Brook Green Centre for Learning, a special school in Plymouth, Devon, has implemented a range of e-safety measures to ensure their pupils are protected. This includes a robust IT filtering system and a whole school approach to online safety with dedicated curriculum time as well as parent and carer training.
Notes to editors
Keeping children safe in education is statutory guidance that all schools and colleges must have regard to when carrying out their duties to safeguard and promote the welfare of children. We are consulting on strengthening the requirements on schools and colleges to keep children safe - including online. The consultation runs until 16 February 2016.
Building young people’s resilience and the promotion of fundamental British values lies at the heart of the government’s approach to preventing radicalisation, and this includes ensuring they are protected from the threat of extremist and ideological views and materials online. In July the government issued new advice to all schools and childcare providers to coincide with the new prevent duty and social media guidance, introduced as part of the Counter-Terrorism and Security Act 2015, which legally requires a range of organisations including schools, local authorities, prisons, police and health bodies to take steps to prevent people from being drawn into terrorism.
The Department for Education set up a telephone helpline (020 7340 7264) and an email address email@example.com to enable people to raise concerns directly with the department.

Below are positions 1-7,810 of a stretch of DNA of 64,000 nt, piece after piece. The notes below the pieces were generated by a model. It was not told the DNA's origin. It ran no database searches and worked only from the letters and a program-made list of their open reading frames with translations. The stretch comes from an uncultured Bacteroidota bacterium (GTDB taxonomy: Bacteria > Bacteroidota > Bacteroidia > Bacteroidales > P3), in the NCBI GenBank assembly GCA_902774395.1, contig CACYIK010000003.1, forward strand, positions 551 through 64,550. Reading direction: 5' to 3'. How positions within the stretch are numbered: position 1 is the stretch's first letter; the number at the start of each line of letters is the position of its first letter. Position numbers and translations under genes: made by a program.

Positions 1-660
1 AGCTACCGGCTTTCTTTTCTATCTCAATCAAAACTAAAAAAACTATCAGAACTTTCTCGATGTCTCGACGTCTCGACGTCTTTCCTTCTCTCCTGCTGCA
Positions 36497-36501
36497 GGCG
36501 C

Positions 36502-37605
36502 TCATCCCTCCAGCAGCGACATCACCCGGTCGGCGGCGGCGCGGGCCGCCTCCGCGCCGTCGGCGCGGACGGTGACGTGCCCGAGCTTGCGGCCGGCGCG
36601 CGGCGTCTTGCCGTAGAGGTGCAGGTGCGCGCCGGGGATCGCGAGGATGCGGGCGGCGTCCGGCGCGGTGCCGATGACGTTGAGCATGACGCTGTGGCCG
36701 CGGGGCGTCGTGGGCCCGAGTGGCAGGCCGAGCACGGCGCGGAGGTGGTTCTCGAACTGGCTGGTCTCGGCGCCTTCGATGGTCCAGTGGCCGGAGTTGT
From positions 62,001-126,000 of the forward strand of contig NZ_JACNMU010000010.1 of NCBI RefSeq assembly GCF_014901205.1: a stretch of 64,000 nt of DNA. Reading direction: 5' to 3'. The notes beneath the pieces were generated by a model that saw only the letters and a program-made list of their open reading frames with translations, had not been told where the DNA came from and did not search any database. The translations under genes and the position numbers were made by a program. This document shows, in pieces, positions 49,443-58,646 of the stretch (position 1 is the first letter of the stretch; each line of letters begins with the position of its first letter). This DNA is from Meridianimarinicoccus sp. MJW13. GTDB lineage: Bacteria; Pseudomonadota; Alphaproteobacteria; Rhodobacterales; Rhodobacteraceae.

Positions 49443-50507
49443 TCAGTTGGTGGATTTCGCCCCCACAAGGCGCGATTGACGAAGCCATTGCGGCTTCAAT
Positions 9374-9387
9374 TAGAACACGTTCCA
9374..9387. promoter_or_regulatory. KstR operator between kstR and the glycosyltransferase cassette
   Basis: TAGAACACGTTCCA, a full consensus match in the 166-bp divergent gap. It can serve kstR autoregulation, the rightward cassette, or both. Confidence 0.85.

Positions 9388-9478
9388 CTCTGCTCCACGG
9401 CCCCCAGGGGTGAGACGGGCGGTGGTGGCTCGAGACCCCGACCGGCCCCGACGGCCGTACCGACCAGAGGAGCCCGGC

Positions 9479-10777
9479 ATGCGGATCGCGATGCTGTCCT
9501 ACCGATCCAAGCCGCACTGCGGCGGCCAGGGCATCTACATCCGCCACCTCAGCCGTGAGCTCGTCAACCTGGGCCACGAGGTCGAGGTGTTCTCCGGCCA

The new guide for parents on social media has been produced by the UK’s Council for Child Internet Safety (UKCISS), it includes practical tips about the use of safety and privacy features on apps and platforms, and some conversation prompts to help families start talking about online safety. The practical guide on child safety online for social media companies, and interactive services such as apps, cloud services and games, encourages them to think about online safety issues from the outset. Both will be available on GOV.UK from 22 December.
The Department of Health is providing funding for an e-learning course and other tools to help people spot when children are at risk from dangerous activity online. The resource will give nurses, doctors, teachers, and other professionals who work with children the understanding and guidance they need to support young people in today’s digital world. The materials will be hosted on an expanded version of the MindEd platform, and e-learning site run by a consortium of specialist children and mental health experts. It provides accessible online modules and information about children and young people’s mental health for professionals. The new resources will be launched on 9 February 2016, safer internet day, and the complete package will be available from March.